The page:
Lifetime Marijuana Use and Subclinical Atherosclerosis: The Coronary Artery Risk Development in Young Adults (CARDIA) Study.

Auer, Reto; Sidney, Stephen; Goff, David; Vittinghoff, Eric; Pletcher, Mark J; Allen, Norrina B; Reis, Jared P; Lewis, Cora E; Carr, Jeffrey; Rana, Jamal S (2018). Lifetime Marijuana Use and Subclinical Atherosclerosis: The Coronary Artery Risk Development in Young Adults (CARDIA) Study. Addiction, 113(5), pp. 845-856. Wiley-Blackwell 10.1111/add.14110

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BACKGROUND AND AIMS Unlike tobacco, the effect of marijuana smoke on subclinical atherosclerosis, a surrogate measure for cardiovascular disease, is not known. This study aimed to determine the association between lifetime exposure to marijuana and measures of subclinical atherosclerosis in mid-life. DESIGN, SETTING AND PARTICIPANTS We used data from the US-based Coronary Artery Risk Development in Young Adults (CARDIA) Study, a cohort of black and white men and women aged 18-30 years at baseline in 1985-86, with up to 7 follow-up exams over 25 years. The number of CARDIA participants included in this study was 3,498. MEASUREMENTS Cumulative years of exposure to marijuana (expressed in 'marijuana-years', with 1 marijuana-year equivalent to 365 days of use) using repeated assessments every 2-5 years, over 25 years. Abdominal artery calcium (AAC) and coronary artery calcium (CAC) scores measured by computed tomography at Year 25 exam. RESULTS Among 3,117 participants with AAC and CAC measurements, 2,627 (84%) reported past marijuana use and 1,536 (49%) past daily tobacco smoking. Compared with tobacco smokers, of which 46% reported 10 or more pack-years of use, only 12% of marijuana users reported 5 or more marijuana-years of use and only 6% reported having used marijuana daily. We found a significant interaction between never- and ever- tobacco users on the association between cumulative marijuana use and AAC (p=0.05). Among those who never smoked tobacco, cumulative marijuana-years were not associated with AAC or CAC in models adjusted for demographics, cardiovascular risk factors, licit and illicit drug exposure and depression symptoms. However, among ever tobacco smokers, marijuana exposure was associated with AAC and CAC. At 5 marijuana-years of exposure, using AAC=0 and CAC=0 as a reference group, the odds ratio (OR) was 1.97 (95%CI:1.21-3.21,p=0.007) for AAC>0/CAC=0 and 1.83 (95%CI:1.02-3.31,p=0.04) for CAC>0, regardless of AAC. Tobacco smoking was strongly associated with both AAC and CAC. CONCLUSION Marijuana use appears to be associated with subclinical atherosclerosis, but only among ever tobacco users.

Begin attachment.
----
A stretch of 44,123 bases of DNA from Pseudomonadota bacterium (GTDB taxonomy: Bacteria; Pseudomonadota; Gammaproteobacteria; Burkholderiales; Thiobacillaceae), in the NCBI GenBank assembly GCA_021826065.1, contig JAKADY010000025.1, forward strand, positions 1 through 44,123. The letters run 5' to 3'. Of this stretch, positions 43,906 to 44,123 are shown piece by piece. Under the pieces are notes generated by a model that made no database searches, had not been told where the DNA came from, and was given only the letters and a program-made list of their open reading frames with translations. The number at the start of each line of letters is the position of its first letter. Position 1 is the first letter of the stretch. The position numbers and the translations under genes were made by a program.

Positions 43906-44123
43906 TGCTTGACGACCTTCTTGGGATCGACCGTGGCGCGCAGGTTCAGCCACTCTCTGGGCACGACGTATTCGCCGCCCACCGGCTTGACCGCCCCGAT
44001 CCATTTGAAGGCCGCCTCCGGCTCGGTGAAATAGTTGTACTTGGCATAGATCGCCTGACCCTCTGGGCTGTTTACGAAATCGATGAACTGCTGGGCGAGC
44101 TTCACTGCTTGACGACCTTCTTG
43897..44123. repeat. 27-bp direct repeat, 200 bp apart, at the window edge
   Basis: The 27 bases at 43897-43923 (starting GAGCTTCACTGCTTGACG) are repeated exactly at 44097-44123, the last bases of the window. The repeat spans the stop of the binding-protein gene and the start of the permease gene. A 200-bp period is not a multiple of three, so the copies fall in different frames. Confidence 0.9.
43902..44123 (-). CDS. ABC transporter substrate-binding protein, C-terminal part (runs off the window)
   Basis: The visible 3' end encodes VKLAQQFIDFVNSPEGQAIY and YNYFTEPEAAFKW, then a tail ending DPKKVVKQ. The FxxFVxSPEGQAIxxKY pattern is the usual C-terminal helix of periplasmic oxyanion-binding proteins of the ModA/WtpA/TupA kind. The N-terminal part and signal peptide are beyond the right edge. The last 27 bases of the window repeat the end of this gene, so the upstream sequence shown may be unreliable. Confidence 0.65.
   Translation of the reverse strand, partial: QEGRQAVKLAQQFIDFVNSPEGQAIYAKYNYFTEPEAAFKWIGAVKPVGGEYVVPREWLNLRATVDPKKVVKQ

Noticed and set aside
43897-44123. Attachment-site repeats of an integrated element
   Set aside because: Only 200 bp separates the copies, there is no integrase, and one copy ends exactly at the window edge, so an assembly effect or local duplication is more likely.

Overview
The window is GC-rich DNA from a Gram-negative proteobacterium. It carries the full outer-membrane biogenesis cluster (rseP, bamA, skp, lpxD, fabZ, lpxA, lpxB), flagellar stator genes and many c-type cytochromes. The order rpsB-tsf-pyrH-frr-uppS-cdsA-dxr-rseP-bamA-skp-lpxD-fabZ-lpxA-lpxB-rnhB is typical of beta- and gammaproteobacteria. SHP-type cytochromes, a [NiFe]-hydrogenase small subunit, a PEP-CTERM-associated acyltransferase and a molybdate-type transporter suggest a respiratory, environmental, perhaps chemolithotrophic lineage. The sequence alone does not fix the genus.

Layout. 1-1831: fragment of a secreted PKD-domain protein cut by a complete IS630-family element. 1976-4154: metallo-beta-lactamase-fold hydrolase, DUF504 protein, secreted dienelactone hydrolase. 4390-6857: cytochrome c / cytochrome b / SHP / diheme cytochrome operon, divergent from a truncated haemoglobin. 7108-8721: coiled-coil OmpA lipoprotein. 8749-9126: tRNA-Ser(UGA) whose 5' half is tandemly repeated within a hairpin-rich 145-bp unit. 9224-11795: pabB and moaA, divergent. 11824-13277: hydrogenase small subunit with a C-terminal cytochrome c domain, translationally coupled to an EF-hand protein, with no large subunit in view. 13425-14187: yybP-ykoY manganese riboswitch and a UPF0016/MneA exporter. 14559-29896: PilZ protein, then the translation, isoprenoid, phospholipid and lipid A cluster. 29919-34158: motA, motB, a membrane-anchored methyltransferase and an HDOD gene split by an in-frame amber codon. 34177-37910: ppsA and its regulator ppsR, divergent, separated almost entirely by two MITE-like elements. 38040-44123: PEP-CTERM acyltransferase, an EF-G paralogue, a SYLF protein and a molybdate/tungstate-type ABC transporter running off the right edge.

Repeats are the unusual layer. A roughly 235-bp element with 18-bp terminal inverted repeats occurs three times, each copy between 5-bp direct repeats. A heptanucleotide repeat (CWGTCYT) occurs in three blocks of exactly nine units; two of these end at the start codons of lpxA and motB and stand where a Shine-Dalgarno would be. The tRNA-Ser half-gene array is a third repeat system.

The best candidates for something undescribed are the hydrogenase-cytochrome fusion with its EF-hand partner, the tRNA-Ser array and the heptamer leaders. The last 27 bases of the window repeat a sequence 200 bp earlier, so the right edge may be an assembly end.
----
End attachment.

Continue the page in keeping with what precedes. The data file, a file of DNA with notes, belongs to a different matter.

Item Type:

Journal Article (Original Article)


04 Faculty of Medicine > Medical Education > Institute of General Practice and Primary Care (BIHAM)

UniBE Contributor:

Auer, Reto


600 Technology > 610 Medicine & health
300 Social sciences, sociology & anthropology > 360 Social problems & social services








Doris Kopp Heim

Date Deposited:

11 Jan 2018 14:22

Last Modified:

23 Oct 2019 12:49

Publisher DOI:


PubMed ID:


Uncontrolled Keywords:

Marijuana abdominal aorto-iliac calcium coronary artery calcium tobacco




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